While there is local transmission of COVID-19 in Barbados, there is no evidence to suggest there is community spread, says Acting Chief Medical Officer, Dr. Kenneth George.
He was speaking during a briefing last night to update the country on the progress being made in the fight against the viral illness, following a recent spike in cases.
The Acting Chief Medical Officer explained that there was a difference between local transmission and community spread.
“In Barbados, there is local transmission (where the source of the transmission is known). Yes, we use the word clusters because clusters are small groups which we, based on contact tracing, have said they are connected. We, at this point in time, do not have information to suggest that there is community spread. What community spread indicates is that the contact tracing no longer is able to contain and identify contacts. We have not reached there yet. So, we have no community spread….
“Community spread is where your efforts to contact trace are outstripped and you don’t have control over your spread in your population, therefore, you have community spread – you’ve lost your capacity to trace,” he explained.
Dr. George said the Ministry of Health and Wellness had almost 100 “tracers” working on the ground, but was looking to increase that number on recommendation of the University of the West Indies, which suggested a complement of 150 tracers to mitigate any threat of community spread.
He added that the Ministry was currently investigating and conducting tracing for three clusters – the large cluster associated with the bus crawl and two smaller clusters on the West Coast.
“Some of the clusters came out of a group in the West Coast and these clusters require the contact tracing team to fan out. It works on leads and once we have those leads, we go out and test those individuals and this is what contact tracing is about. We update; we issue surrounding clusters on a daily basis, and those are shared with the public health team,” he outlined.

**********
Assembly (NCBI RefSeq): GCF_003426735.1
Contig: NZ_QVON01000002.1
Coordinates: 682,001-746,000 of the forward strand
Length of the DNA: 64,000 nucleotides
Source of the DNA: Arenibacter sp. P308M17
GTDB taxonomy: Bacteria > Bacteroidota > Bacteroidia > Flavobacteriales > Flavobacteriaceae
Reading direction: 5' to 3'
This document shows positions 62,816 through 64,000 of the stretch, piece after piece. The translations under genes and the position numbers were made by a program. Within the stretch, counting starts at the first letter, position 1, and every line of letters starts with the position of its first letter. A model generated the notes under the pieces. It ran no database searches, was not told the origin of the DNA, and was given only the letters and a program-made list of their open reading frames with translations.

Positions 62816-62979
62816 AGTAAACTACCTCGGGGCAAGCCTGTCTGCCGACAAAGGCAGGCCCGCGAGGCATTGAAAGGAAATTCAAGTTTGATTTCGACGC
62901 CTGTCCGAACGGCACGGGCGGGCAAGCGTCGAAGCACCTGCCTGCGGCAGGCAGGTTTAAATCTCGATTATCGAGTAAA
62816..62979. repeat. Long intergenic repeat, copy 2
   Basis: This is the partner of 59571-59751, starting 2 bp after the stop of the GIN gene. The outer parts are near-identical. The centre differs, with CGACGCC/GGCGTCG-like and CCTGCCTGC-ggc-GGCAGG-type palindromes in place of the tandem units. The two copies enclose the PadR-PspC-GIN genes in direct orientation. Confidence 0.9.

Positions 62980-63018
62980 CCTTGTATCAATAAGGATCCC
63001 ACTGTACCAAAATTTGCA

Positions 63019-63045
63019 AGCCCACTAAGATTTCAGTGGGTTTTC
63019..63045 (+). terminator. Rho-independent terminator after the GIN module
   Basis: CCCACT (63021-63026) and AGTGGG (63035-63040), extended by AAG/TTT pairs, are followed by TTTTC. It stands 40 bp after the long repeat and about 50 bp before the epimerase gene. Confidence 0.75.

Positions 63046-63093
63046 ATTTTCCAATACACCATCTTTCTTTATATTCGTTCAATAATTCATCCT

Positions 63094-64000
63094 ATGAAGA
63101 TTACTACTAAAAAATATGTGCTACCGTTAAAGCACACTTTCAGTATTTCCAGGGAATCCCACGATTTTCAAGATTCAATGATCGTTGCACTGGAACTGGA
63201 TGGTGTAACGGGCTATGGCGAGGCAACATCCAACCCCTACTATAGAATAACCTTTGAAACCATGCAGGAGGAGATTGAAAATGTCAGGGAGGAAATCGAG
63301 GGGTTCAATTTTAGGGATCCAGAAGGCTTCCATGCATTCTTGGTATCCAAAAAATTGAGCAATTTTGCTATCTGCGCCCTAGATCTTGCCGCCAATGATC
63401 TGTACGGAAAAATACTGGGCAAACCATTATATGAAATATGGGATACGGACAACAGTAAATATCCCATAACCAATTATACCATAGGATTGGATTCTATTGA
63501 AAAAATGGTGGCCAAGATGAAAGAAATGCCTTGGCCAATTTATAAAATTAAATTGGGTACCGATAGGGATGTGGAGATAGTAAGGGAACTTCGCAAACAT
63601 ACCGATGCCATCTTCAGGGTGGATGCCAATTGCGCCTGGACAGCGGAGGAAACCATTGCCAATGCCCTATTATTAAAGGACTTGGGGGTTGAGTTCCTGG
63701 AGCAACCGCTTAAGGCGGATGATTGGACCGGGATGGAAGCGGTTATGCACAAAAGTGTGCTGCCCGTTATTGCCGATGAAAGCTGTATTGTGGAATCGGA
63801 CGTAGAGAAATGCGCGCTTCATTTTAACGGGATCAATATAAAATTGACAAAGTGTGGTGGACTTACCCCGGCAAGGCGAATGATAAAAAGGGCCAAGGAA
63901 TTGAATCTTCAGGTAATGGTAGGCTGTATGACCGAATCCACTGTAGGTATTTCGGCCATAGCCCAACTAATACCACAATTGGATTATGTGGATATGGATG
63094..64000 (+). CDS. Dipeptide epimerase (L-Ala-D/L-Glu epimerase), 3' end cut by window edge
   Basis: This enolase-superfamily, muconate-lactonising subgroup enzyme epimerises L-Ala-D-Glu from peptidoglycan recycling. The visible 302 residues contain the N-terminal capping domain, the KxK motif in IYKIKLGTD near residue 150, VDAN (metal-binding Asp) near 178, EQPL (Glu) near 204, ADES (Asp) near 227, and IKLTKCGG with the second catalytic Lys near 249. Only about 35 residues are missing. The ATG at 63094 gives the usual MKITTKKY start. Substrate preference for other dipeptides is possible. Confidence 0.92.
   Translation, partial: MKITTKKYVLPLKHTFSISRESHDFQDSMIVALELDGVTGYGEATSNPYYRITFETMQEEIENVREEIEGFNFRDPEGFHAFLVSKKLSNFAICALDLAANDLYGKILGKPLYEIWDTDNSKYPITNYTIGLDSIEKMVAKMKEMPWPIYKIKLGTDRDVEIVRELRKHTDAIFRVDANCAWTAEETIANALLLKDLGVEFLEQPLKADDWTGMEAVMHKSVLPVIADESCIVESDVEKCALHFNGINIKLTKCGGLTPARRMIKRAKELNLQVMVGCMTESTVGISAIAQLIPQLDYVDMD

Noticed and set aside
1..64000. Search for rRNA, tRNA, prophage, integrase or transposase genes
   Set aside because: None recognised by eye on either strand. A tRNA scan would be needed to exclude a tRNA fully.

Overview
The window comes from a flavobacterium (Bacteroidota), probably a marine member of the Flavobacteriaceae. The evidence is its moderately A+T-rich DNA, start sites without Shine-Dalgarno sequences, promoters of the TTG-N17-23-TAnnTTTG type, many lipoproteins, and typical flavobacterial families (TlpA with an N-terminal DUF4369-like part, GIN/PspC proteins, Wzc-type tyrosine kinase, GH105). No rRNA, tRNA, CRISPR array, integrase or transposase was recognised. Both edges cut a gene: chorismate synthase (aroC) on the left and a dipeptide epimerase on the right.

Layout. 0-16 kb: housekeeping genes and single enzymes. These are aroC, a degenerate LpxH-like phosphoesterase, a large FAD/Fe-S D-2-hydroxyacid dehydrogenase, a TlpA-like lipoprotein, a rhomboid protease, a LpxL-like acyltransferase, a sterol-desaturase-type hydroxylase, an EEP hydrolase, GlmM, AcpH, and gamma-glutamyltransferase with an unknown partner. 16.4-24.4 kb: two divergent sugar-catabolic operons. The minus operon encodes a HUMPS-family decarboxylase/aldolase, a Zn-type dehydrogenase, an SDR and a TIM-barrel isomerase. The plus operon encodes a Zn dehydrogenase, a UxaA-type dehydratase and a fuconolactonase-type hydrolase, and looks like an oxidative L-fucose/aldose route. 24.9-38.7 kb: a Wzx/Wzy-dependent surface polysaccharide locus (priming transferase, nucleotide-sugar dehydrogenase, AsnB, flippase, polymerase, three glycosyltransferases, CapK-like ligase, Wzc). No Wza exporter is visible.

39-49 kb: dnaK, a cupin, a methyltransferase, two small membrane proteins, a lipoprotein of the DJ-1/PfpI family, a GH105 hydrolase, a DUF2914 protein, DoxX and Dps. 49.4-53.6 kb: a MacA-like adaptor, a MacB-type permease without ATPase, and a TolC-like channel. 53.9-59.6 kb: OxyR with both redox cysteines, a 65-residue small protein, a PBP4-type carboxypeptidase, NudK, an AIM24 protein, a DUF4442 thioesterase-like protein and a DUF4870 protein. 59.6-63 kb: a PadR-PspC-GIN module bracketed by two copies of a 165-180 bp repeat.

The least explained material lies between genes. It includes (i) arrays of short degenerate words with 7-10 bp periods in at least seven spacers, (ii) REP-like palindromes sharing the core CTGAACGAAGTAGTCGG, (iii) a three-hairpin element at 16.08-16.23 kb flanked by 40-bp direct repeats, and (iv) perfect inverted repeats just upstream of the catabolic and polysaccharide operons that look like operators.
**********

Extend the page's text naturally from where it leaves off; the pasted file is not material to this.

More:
The Acting Chief Medical Officer said once the index case was identified they were tested, as well as their immediate contacts.
Chairman of the Cabinet Sub-committee, Senator Dr. Jerome Walcott, shed further light on the clusters on the West Coast.
He said there was one cluster with which 19 persons were associated and the majority of them had been tested. Additionally, he noted there was also another cluster with four persons.
“There are some other possible clusters, which are being investigated. I say possible clusters where you have one person who came from St. Vincent and he turned out to be positive. He came with a negative test, and after a few days, when he was repeat tested, he was positive. He had come from a very low-risk country at the time. He went to a number of places in Barbados and a number of contacts were identified; some of them were tested and placed in quarantine. Thus far, I am happy to report there are only 11 test results outstanding as it relates to that investigation, and he remains the only person who is positive.
“There is a similar one, a possible cluster, which is also being investigated on the West Coast. Again, a number of persons have been tested after contact tracing and there remains only one positive. And there are three outstanding test results. So, there are three active clusters, including the one associated with the bus crawl, and two possible clusters,” said Senator Walcott, who disclosed that there were an additional 13 cases associated with the bus crawl.